Spirit of Harlem nights brought to today's UK
Christmas parties are in full swing but the one happening in the Crucible Studio is unlike anything most people will have experienced.
Rent Party is an immersive show with dancers, singers, musicians and poets who will get the audience up on their feet to join in the festivities.
Director Darren Pritchard dreamed up the idea. “Four years ago I got asked if I would like to do a piece for Homotopia, a gay festival in Liverpool, on Langston Hughes. He was a black gay poet and leading light in the Harlem Renaissance of the 1920s and 1930s.
“When I researched him I found he wrote about these rent parties in which black artists would get together at their flats back in the 1920s. Tenants would charge an admission fee to help them offset the high rents and low wages for black people. They would hold these parties which had live music and dance and singing. It’s where the idea of the piano battles comes from – where one pianist would follow on from another.”
Langston Hughes built up a collection of rent party invitation cards from 1925 to 1960, many of which had rhyming lines on them.
“When I went back to them with all this research they asked me if I wanted to do a show and I agreed but didn’t want it to be about America but to be set in austerity Britain,” continues Pritchard. “I wanted to show what’s it like to be gay, black and poor in today’s climate.”
With writer Cheryl Martin he created Rent Party: Domestic Edition which was given a try-out last year in Manchester and Liverpool.
“Javaad Alipor (Sheffield Theatres artist in residence with a brief to increase diversity) came to see it when it was in R & D (research and development) and said: ‘This would make an amazing Christmas show for Sheffield’ and they agreed to do it. It pushes the boundaries but it’s great they are taking the risk.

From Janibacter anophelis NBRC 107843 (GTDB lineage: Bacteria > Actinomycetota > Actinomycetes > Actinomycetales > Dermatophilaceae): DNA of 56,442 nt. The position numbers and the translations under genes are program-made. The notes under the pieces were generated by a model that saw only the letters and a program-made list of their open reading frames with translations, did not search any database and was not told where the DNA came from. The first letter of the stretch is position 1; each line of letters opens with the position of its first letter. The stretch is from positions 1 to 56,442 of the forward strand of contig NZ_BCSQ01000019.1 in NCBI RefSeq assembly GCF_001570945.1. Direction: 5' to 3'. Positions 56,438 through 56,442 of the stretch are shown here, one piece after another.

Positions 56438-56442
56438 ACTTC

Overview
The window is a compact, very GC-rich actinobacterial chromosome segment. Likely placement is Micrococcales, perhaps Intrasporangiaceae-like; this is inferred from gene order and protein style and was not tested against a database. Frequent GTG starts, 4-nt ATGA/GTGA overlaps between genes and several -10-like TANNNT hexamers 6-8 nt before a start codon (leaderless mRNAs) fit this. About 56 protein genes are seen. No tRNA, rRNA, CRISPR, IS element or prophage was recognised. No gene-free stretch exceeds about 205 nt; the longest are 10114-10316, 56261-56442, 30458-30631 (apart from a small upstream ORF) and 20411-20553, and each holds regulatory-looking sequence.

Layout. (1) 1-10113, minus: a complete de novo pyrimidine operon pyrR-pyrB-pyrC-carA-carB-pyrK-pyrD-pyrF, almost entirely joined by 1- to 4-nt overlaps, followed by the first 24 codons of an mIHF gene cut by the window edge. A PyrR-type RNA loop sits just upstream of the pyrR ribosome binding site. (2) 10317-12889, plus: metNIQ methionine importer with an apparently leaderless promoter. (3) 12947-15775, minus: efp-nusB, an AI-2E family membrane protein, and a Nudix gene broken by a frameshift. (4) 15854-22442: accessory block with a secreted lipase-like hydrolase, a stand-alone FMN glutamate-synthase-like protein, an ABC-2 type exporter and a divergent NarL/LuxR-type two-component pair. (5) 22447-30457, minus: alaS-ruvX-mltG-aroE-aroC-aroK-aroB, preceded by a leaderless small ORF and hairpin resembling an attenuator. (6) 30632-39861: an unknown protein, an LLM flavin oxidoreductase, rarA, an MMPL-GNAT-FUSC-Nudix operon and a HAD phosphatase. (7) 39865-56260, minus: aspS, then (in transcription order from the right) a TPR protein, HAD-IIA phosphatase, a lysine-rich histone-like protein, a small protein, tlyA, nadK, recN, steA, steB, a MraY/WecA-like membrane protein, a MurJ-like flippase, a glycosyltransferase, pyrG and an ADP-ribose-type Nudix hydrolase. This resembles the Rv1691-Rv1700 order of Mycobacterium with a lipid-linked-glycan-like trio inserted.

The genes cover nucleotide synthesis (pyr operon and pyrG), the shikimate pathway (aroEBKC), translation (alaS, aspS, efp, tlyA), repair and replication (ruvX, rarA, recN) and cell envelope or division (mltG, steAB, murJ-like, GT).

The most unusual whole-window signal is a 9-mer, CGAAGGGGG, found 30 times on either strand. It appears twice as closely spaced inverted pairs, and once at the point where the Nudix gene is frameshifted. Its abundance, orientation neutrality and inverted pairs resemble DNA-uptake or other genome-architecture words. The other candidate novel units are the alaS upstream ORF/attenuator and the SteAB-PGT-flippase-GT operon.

“So the Crucible has got a fun show which is just what you want in December.”
The cast of two females and three men range in age from 23 to 38. “I wanted it to be predominantly young because it is young people who will have to face this future,” says Pritchard.
“We start with two straight girls telling their stories and then the show gradually takes shape and it ends with a party in which the audience join in,” he continues.
“It’s performed in a U-shaped auditorium with the audience on three sides . We are in the middle and the comedy and songs are performed right among the audience so they are involved all the time. There’s a lot of audience participation.but you are in safe hands. We don’t want to embarrass anyone or make them uncomfortable. If they just want to sit back quietly that will be fine.”
The setting is firmly in present day North of England rather than 1920s Harlem. “There is a section which is a homage to where it comes from but I really wanted it to be of the moment,” explains Pritchard. “Rent Party is a metaphor for what people need to do to survive in this climate.
“It’s a lot of fun and there’s comedy, some of it what the gay community call shade, a kind of ambiguity,
Darren Pritchard’s background is in contemporary dance, joining Wayne McGregor’s Random Dance Company when he was 21. He subsequently returned home to Manchester where he set up his own company.
Rent Party runs in the Crucible Studio from tonight, December 14, to December 23.